Saturday 7 October 2023

Movie review: Take Care of Maya, dir Henry Roosevelt (2023)

I’ve seen a few documentaries recently about abuse of children but ‘Take Care of Maya’ is the opposite, where parents have been abused by the legal system. It’s a tragic story but apparently quite common if you go by what the filmmakers have to say. Maya is a ten year old girl with a rare genetic disorder and when the pain prompts her parents to take her to hospital they are accused of abuse. The outcomes are just awful and illustrate how a few bad actors can poison the system for everyone. There are more stories like this and it makes me ashamed to be such a devotee of crime dramas. I think, “If this type of thing is happening what am I doing looking at shows where the police are the good guys?”

‘Take Care of Maya’ is a gentle story and not a blockbuster by any means. I came across it when I did a search for the word “docuseries” on Google; it was one of a number of programs listed in an internet story that came up in the search results. I went to Netflix and bookmarked many of them and so far all have been worthwhile. ‘Take Care of Maya’ is no exception, it reminded me of the false accusation shows I had been watching. I stopped watching them because it became too painful. Certainly ‘Take Care of Maya’ is painful. I guess the payoff comes where you think about the fact that, just by watching the program, you are somehow doing some good. If your completion of the movie encourages Netflix to sponsor another, similar program, then you’ve contributed in some small way toward a better world.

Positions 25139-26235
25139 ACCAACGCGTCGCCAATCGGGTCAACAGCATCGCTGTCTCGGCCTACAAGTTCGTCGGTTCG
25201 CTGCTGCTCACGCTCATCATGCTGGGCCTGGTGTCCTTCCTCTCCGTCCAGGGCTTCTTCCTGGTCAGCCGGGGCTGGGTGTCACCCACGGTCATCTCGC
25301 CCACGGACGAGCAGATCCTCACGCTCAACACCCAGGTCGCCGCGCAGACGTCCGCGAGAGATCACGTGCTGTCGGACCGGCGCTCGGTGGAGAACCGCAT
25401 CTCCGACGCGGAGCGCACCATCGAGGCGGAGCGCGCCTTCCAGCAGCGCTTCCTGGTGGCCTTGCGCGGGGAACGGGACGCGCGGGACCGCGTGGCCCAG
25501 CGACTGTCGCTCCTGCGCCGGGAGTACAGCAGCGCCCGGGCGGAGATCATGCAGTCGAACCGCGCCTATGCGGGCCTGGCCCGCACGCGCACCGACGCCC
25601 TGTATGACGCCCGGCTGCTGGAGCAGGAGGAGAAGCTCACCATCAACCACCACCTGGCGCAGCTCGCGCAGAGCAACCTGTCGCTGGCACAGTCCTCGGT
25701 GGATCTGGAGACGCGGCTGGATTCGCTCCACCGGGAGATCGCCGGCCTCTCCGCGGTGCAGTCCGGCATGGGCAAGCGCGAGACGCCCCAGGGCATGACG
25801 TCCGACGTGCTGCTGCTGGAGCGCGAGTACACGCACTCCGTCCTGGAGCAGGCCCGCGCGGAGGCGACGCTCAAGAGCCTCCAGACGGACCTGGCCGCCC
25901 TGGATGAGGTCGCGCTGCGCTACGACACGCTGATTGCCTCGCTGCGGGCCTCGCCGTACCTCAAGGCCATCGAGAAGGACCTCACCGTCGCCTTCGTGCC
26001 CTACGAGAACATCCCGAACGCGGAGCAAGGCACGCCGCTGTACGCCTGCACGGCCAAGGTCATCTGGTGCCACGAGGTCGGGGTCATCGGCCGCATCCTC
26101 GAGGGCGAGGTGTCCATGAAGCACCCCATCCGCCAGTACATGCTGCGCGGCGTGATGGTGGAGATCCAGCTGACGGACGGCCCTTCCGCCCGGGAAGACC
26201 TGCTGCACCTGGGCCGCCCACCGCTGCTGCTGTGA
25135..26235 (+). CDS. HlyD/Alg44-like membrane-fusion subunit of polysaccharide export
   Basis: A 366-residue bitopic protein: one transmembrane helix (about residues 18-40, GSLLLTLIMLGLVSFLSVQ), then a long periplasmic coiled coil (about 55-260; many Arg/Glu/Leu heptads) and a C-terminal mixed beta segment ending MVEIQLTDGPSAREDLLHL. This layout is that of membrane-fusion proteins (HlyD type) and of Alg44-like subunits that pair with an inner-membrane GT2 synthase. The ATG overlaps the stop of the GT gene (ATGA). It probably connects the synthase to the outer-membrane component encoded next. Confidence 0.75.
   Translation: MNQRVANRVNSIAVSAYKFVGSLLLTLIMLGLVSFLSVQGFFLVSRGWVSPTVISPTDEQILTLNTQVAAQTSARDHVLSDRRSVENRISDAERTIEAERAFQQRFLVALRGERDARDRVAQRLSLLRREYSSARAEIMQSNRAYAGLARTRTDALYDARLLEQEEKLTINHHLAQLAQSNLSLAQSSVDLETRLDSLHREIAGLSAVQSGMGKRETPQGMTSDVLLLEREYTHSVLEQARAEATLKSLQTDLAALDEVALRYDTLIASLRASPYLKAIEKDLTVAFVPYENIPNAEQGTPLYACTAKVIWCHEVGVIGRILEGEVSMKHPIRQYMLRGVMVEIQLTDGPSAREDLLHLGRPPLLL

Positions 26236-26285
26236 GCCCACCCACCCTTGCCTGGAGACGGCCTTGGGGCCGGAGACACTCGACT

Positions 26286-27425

Because it is terrible if parents are penalised for just taking care of their children. In the case of Maya’s mother Beata, I think a contributing factor is the fact that she was born in Poland and so came to America after her base character had been formed. Her way of dealing with the crisis meant that she rubbed the authorities up the wrong way and perhaps there was a degree of racism involved on their part as well. I wonder. Certainly the relations between Maya’s parents and doctors soured quickly once the girl was in the hospital. I think that the whole story is ghastly, but what does it say about humanity if we deem such displays “watchable”?

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